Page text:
Sunday, 26 September 2010

Some thoughts on Limiting work in progress (WIP)

Limiting your work in progress (WIP) has several benefits I can think of in making individuals and teams more effective

Maintaining Focus
If you regularly have to switch between tasks to get something done, or worse still some outside force is causing you to constantly switch, it is much harder to focus on the individual pieces of work.

When there is a lack of focus, mistakes are more readily made or aspects missed from the work.

Reduction of work / thinking time duplication
When it comes to knowledge based tasks, switching between different tasks has a significant time cost associated with it.  If you start working on some task that is going to take a half day to complete, but after a couple of hours have to work on something different, a significant amount of time is required to get back to where you were with the original work.

Working on one task until it is ready to pass on to the next stage gives better feedback on how long that type of activity can take.  Better feedback helps you more accurately adjust any estimation you are required to provide.

Maintaining a good flow of work
Switching between tasks interferes with the flow of those tasks and can delay work being completed at the perceived time. Any planning and estimation done prior to the work may not be judged correctly if you do not include time wasted due to task switching.

If you minimise your work in progress and only work on one task at once it is easier to get accurate measurements of time required to complete each task, giving better feedback to your planning and estimation activities.

Avoid building a psychological mountain
If you have too much work or you see the work as to vast or complicated, there is a natural tendency to be overwhelmed or demotivated by the scale or complexity of the work.

Humans can process more work when it is viewed as small and not overly complex.

Technical Debt / Stale work
If you have a lot of work that is in progress, then the effort already invested into it has yet to deliver any value to the customer (in a personal Kanban, the customer may often be yourself).  The more work in progress you have therefore means more investment without return of value.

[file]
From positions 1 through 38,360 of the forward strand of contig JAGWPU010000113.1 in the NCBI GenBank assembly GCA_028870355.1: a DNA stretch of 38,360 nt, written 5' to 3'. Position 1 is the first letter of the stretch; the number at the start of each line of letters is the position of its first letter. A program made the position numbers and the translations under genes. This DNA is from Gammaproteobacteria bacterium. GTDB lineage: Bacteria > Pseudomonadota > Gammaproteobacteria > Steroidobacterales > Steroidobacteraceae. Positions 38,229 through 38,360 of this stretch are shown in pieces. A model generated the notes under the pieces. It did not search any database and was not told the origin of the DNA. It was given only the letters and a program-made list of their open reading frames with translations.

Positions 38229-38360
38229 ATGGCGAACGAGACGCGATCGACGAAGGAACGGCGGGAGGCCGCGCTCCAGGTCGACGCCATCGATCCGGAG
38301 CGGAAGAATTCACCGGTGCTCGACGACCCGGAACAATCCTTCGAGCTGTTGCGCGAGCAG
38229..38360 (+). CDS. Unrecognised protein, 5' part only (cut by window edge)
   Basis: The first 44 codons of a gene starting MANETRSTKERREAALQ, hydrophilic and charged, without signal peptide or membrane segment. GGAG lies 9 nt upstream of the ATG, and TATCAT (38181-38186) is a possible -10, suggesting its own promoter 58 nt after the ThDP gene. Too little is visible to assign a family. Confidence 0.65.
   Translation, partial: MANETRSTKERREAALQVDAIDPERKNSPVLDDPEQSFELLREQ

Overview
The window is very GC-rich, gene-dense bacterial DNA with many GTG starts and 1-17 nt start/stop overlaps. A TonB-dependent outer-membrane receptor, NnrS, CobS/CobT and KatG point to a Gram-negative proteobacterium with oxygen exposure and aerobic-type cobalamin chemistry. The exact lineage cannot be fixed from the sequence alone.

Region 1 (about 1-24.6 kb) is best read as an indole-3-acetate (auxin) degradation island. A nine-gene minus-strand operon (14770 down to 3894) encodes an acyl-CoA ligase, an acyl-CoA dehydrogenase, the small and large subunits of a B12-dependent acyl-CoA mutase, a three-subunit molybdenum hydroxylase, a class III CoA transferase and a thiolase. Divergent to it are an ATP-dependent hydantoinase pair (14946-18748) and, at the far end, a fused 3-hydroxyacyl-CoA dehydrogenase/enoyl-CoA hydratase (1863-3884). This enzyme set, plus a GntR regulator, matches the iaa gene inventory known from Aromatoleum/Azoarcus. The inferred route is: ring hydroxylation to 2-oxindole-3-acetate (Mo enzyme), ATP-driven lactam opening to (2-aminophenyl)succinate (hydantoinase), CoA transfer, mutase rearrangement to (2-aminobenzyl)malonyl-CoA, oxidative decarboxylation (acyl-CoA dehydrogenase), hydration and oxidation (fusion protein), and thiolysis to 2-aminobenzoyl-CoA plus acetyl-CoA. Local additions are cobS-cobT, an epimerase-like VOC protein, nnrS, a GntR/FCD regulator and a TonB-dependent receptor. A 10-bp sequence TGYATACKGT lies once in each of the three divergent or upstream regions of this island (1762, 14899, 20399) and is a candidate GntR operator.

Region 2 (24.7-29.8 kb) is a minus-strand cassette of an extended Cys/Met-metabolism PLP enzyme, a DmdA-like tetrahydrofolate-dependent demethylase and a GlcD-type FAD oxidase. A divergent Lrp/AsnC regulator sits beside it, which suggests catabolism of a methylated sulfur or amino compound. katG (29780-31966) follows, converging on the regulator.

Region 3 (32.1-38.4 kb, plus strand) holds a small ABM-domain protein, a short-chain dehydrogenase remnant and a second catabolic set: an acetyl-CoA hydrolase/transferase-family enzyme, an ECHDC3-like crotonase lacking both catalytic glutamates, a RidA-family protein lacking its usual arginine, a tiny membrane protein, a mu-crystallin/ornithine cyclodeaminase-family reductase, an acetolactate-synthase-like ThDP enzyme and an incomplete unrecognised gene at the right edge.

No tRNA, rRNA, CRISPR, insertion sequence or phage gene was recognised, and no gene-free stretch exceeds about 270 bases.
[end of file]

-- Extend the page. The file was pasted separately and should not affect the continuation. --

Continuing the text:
In manufacturing, if you have a high investment (inventory) without delivering any value (sold products) then your business is not being effective.

In software development, if you have a large number of requirements (stories, use cases, etc) in various stages of development, then that is a considerable investment made without that software realising those requirements in the hands of the paying customers.

If you minimise the overall work in progress you have less investment and less risk should there be a change to the project.

There may well be other benefits to limiting your work in progress, but this is all I can think of for a wet Sunday afternoon.  If you can suggest others, I would be most interested.

Thank you.

Thursday, 9 September 2010

Reading list for learning Kanban and Lean

On my way to understanding lean concepts through the use of Kanban, I have found books by the following authors invaluable:

Eliyahu M. Goldratt
Reading The Goal was a fantastic journey into thinking about lean without getting bogged down in anything technical.  The Goal is a great novel and a long way from a dull technical book, it really gets you thinking about the core ideas behind Kanban.  Following with a more specific book on the Theory of Constraints defines the lessons learnt in The Goal and adds ideas on how to manage your own constraints in the system.

David J. Anderson
David J. Anderson is one of those leading a march towards Kanban and Lean adoption in software development and his Kanban book is a great guide to applying Kanban to your existing process and identifying opportunities to improve.

Alan Shalloway et al.
The Lean-Agile software development book includes the experiences of the authors extending agile practices into the wider organisation by adding lean techniques to the mix.

Douglas Adams
Douglas Adams had a fascinating way of looking at the world and always came up with brilliant ways of conveying that vision.  The way that Douglas would talk through Dirk Gently about the interconnectedness of all things really did grow my ability to engage in system thinking.  Reading the two Dirk Gently books: Dirk Gently's Holistic detective Agency and The Long dark tea time of the soul will help get you in a lean thinking way.

There are of course many other good books on Lean, but these are the ones that have suited me best so far (although there is still a lot to read).

Sunday, 5 September 2010

Agile Fairytale - stories to express agile concepts